I Don’t Think Even Their Hairdresser Knows For Sure
When was the last time you were watching a show and realized that you really cared about the characters? When was the last time you found yourself wondering what they were doing when the camera wasn’t on?
Yes, lots of fans are like that about Chuck and Sarah (and about Casey and Morgan and Ellie and Anna and…). We’ll call that a tribute to the cast, writers and crew. We want to see them succeed, especially in their relationship with each other, as if we were in their positions, or as if they were our friends or ever our children.
The Chuck and Sarah characters are so well done that sometimes fans just ache for them to be together. But anyone who’s seen more than a smidgen of TV over the past 30 years knows that this has been a tricky proposition. Kate Aurthur at Slate wrote in April 2006 that the track record is spotty, at best, when a show’s leads “get together”.
Today, as slow-motion courtships proliferate onscreen—see the Kate-Jack-Sawyer triangle on Lost, Jim and Pam on The Office, Grissom and Sara on CSI—it’s important to remember that we’re living in the Moonlighting era. Almost 20 years after the Bruce Willis-Cybill Shepherd detective series ended, it is Moonlighting‘s post-coital flameout that keeps the Joshes and Donnas of the world fully clothed. The show had been on for less than two years when US Magazine—not a weekly yet, if you can remember such a world—screamed “Do It, Already!” in a February 1987 cover story. A month later, David and Maddie obliged, before an astonishingly large audience of 60 million viewers. (The Friends series finale drew 52.5 million.) From there, Moonlighting seemed almost cursed. Shepherd’s pregnancy absented Maddie from the story for months the following season, and then a 1988 writers’ strike caused all television production to shut down. When Moonlighting came back after a nine-month absence, it had a terrible 13-episode fifth season, crawled into the forest, and died.
Scary words for Chuck fans (and my emphasis, btw).
Kate Aurthur is saying that it’s been a mistake, one promulgated by the networks in fact, to keep separate characters created to be together. She’s saying it doesn’t have to be that way, and the example of Moonlighting is a bad one because the show died for completely different reasons.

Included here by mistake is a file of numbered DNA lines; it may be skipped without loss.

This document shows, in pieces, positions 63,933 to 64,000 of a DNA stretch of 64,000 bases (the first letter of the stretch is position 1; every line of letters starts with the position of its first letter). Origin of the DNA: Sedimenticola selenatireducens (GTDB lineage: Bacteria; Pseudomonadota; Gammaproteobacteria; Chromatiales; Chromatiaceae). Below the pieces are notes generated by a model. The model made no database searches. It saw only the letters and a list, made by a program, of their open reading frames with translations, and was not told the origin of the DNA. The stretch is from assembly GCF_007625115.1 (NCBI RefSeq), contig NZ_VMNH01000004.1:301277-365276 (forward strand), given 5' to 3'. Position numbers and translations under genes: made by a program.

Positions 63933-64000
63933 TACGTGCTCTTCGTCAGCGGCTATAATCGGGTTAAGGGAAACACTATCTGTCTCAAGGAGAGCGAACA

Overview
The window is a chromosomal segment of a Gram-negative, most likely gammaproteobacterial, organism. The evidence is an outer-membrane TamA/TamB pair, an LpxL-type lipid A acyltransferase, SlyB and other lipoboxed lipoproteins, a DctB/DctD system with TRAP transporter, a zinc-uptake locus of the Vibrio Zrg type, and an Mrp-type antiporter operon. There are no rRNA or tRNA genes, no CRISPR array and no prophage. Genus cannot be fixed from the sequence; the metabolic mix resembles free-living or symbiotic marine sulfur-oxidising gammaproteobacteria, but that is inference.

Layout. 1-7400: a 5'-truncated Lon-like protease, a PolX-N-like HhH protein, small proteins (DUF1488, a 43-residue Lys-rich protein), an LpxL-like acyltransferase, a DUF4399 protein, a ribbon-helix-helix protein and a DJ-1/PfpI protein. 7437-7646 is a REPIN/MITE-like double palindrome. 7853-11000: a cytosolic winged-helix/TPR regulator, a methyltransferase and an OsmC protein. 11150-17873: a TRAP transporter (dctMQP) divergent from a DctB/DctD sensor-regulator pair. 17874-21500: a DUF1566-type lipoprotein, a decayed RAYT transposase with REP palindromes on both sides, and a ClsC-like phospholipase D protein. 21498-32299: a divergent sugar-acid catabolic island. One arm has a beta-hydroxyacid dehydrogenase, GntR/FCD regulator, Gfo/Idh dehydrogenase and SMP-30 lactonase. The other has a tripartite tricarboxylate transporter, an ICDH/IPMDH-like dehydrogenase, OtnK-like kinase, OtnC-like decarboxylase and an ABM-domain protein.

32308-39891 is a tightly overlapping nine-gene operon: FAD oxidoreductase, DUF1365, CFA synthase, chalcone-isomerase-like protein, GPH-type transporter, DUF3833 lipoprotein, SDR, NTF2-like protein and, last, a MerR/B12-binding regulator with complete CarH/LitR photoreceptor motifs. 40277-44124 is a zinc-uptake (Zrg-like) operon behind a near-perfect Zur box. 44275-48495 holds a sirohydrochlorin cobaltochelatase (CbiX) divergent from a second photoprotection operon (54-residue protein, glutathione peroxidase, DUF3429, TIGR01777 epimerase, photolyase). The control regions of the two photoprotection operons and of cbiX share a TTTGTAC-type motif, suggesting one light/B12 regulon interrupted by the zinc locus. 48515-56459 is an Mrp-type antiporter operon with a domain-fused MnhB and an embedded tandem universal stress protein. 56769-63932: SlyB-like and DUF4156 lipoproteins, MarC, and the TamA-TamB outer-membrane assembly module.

So what is the problem?
The problem seems to be that writers and actors are unable to reliably generate and sustain palpable sexual buzz between two characters who are actually having sex—which may be a depressing comment about life in general. After all, what do you replace that fun flirtatious energy with? Discussions about what to order from Fresh Direct?
I see her point. The sexual tension generated by two attractive lead characters is spellbinding for viewers when done right. But does it have to disappear completely if/when characters get together/have sex/get married?
I’m not so sure it has to, but I can’t recall a show in the past, oh, 25 years or so where getting leads together really has worked in the long term. Honestly, I also can’t think of many shows where it’s been tried, other than in Moonlighting and possibly Remmington Steele.
So should it be tried with Chuck? Could it be tried? Could the show exist and be just as entertaining if Chuck and Sarah got together? Would it last more than one season on network television if they did? Would the show get too frustrating or stale if they didn’t?
The odds are against it, historically speaking. Writing sexual tension is easy, apparently. Writing love is harder. It seems to me that if any one show could pull it off, this is the show that could do it. I have enough faith in the writer’s creativity to believe they could make it work, gloriously.
But I also believe that there’s only one way the story should be told, and that way is most definitely not mine. It’s theirs. The story tellers should always be allowed to tell the story their way and at their pace.
Update: Wouldn’t you know it? No sooner do I write “I can’t recall any…” above, when this article appears, listing 22 (count ‘ em’ 22) shows that were “improved” when the lead characters got together. I have to admit that I hadn’t seen some of these shows (most notably, The Office, which I know is popular), and in fact, there were some I hadn’t even heard of!
Can’t help but note, though, that Moonlighting is listed, which is odd, since that show is almost always counted as the prototype of shows that failed after the leads got intimate. Also, The Wonder Years? Great show – one of my favorites. But it ended moments after Kevin and Winney “got together” (or not) in the barn. How can you say it was improved? And That ’70s Show? In most senses of the word, Eric and Donna were together from the beginning.
I might have considered putting Babylon 5 on the list. It was improved when Sheridan (Bruce Boxleitner) and Delenn (Mira Furlan) made whoopie, or at least, not diminished. I was rooting for Susan Ivanova and Marcus Cole to get together at the time, though. They didn’t – he died.
All in all, I can think of plenty of ways to discount that list.